Skara Brae would have been a short quest following this, involving recovering Corrigan’s body from the Dragoliche — a dragon possessed by the evil force that had once possessed Horance the Mage — in the depths of the Well of Souls. An encounter with a Wyrmguard contingent would have capped off the journey to the ruined City of Spirituality, after which point Shamino would have urged the player to journey to Lord British’s castle to present Corrigan’s body to Lord British and, by means of the Death Speak spell, evidence of Blackthorn’s involvement in affairs.
Prevented by Geoffery from seeing the king, the player would instead have had to take Corrigan’s body to the Shrine of Justice, where Amoranth and Verona’s armies had taken the field and were preparing to do battle with each other. Despite interference from Darkblade, Verona would prove curious to hear the testimony of Corrigan, and would have cast the Death Speak spell herself. Corrigan’s ghost would have outed Darkblade, and Blackthorn would have fled…but not before fighting the Avatar with help from a force of gargoyle warriors. This battle would have lasted for a few rounds before the Guardian would have intervened and called his loyal forces away.
Corrigan’s children and their armies would have pledged their support in defeating Blackthorn at this point, and this scene would have soon been played back for Lord British as yet another sending…with a twist from the Guardian making it seem like the Avatar had amassed an army with which to conquer Britannia.
You would actually have been able to attack Blackthorn, in Terfin, at this point in the game, although doing so would have been a one-sided slaughter (and not in your favour). Journeying to Cove, as Shamino would have advised, would have put you onto the trail of Vasagralem and Desbet, the only two gargoyles who did not fall under the Guardian’s spell. These two were to have been found in Empath Abbey, and would have advised you about tactics and weapons to use against the gargoyle soldiers.
Vasagralem would also have sent the player to gain information about the Guardian, at which point the player would have learned that:
- The Shadowlords were destroyed by the one who is called the Avatar, to whom the gargoyles refer to as the False Prophet.
- These shadows then arose in the form of a worker gargoyle with the powers of a winged gargoyle. This being led the gargoyles to revolt. He was their self proclaimed savior
- [This] Savior warned his people that losing the Codex of Ultimate Wisdom would bring about the destruction of Ambrosia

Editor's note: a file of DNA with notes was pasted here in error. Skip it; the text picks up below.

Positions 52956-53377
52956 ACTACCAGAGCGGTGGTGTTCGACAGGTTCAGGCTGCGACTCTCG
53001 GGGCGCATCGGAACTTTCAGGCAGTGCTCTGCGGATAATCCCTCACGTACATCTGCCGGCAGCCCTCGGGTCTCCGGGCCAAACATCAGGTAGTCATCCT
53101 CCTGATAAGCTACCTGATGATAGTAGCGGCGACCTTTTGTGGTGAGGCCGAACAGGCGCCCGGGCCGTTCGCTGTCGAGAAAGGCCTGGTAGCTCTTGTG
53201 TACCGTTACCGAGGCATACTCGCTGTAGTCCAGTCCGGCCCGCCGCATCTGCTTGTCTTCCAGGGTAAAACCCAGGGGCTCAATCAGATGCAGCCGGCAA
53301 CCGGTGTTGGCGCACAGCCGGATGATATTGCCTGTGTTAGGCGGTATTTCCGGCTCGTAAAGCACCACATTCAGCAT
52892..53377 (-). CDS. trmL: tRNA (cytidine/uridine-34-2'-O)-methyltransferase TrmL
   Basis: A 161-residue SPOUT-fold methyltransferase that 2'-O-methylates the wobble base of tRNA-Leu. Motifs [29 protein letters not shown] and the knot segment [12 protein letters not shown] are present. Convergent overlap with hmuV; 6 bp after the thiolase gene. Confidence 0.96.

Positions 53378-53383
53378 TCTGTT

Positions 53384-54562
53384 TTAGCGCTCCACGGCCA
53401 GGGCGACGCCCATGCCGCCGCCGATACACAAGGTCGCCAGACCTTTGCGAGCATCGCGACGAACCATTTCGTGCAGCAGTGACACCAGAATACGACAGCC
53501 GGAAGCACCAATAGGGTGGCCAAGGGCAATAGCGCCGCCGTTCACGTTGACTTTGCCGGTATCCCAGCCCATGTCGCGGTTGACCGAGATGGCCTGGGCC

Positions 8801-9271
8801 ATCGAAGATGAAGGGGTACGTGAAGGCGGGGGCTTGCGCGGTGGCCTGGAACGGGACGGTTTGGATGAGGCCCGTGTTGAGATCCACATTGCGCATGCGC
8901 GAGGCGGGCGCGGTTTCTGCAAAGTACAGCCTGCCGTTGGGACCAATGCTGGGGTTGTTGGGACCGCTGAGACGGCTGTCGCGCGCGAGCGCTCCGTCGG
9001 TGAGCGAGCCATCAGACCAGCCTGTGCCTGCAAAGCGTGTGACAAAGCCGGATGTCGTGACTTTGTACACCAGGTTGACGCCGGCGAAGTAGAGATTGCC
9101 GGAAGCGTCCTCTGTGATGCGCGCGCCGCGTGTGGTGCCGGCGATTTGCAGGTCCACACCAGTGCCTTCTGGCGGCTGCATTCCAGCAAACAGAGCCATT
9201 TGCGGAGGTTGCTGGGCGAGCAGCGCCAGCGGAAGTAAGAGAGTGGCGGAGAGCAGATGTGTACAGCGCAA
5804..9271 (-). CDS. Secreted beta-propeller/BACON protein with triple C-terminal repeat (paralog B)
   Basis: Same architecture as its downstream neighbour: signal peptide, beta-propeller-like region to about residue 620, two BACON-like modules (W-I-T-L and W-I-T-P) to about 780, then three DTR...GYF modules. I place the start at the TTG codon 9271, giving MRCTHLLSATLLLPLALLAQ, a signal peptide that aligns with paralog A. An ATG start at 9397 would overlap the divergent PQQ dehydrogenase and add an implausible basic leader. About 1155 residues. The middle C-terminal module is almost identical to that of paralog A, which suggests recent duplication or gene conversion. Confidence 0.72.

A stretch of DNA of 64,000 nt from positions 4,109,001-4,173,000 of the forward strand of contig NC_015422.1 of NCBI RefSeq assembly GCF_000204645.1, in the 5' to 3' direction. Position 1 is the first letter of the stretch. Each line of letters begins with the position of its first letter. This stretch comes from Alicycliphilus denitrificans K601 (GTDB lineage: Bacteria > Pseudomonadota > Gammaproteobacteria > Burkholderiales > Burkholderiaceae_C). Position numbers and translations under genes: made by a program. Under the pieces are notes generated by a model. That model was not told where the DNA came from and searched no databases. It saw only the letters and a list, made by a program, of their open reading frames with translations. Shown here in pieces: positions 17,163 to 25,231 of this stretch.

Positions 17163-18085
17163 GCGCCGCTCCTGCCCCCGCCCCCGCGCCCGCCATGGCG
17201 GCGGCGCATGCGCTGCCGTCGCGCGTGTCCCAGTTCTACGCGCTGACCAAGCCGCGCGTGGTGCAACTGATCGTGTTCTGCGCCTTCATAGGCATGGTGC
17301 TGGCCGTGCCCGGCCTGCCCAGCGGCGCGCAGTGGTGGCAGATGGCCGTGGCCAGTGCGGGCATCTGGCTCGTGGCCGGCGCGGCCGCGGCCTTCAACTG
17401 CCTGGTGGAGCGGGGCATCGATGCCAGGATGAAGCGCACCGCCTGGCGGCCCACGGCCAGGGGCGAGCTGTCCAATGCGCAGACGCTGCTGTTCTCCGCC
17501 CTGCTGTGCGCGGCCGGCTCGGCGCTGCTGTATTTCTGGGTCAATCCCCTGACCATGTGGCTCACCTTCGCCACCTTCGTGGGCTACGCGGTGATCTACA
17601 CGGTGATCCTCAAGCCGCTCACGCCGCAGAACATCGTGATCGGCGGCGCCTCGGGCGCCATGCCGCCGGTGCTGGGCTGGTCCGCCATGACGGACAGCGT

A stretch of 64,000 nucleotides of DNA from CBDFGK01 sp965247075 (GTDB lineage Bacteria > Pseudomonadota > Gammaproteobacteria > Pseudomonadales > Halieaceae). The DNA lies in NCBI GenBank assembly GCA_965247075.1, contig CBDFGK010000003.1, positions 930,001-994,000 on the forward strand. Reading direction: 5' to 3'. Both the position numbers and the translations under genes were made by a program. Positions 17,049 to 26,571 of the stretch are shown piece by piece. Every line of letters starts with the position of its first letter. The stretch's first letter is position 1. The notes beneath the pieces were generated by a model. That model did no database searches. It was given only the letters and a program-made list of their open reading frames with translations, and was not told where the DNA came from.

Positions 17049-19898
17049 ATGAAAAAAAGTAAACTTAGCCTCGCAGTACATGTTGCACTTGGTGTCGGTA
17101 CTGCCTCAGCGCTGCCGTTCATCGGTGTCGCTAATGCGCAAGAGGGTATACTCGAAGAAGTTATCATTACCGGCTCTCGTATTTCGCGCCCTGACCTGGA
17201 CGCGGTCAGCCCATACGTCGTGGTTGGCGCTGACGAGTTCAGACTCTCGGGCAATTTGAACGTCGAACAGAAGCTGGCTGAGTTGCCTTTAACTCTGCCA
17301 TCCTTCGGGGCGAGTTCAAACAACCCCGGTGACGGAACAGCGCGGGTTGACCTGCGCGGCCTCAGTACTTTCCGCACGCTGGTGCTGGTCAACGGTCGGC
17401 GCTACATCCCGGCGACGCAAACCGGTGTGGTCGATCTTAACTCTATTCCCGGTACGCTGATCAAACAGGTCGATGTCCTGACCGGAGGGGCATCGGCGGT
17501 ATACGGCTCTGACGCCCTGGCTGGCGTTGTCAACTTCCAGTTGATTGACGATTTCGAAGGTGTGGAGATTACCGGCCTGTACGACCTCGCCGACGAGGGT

- [This] Savior commanded the Gargoyles to rise to the surface and attack the human shrines
- [This] Savior fled when the False Prophet came to Ambrosia but fore[told] of his triumphant return, which the Gargoyles must await
- [T]his Savior…disappear[ed] but said that he would soon return and bring the gargoyles back to greatness when the time of tribulation was upon them.
The Shrine would, however, be unable to tell the player more, and indeed this information-gathering quest would have halted until after Blackthorn’s capture at this point. Capturing Blackthorn would, as previously mentioned, have required assaulting Terfin and capturing the Tower of Exultation, which in turn would have meant finding ways to battle or mitigate three obstacles: the Black Fleet (with accompanying sea serpents), the gargoyle warriors, and the dragon-riding Wyrmguard.
The Black Fleet could be mitigated in several ways. Guild Corsairs would have been necessary for a direct assault (and, indeed, to get to Terfin at all), and Raven would have ensured that these were provided to the Avatar. There was to be a “serpent call device” that the player could find, which in turn could have been used to either save your own ship from the sea serpents or to turn them on the Black Fleet. A magical spell was also evidently planned which would have had a similar effect.
The gargoyle warriors would have been mitigated with special combat tactics that Vasagralem and Desbet would have taught to the Valorian Bladesmen, and also with blackrock weapons which Julia, in Trinsic, would have provided. Getting access to blackrock would have required traveling to Mystvale, formerly Minoc, which would be in a state of ruin when you arrived at it. Slaine would again appear there, collecting eyes from the gypsies of Mystvale for a grotesque necklace. The Avatar would fight her here, to the death…and when Slaine fell, her dragon would have flown over and snatched her body away. Once Slain was beaten, Desbet would have provided information about mining to the party, and the Avatar would have had to clean out the dungeon Covetous in order to open it up for blackrock mining operations.
Mitigating the Wyrmguard would have put the Avatar onto a lengthy quest, one which would have begun in Trinsic. Here, the player would have found Sentri (who was recruitable as a party member) and Katrina..who would decline to join the party on account of being pregnant. (Though it is not actually revealed in the document, it is at least somewhat implied that Sentri may be the father.) The player would also have leaned the history of the formation of Valoria and the Bladesmen that inhabit that city; they were to be the remnants of the Order of the Silver Serpent, left decinated after an attempt to attack Terfin many years prior.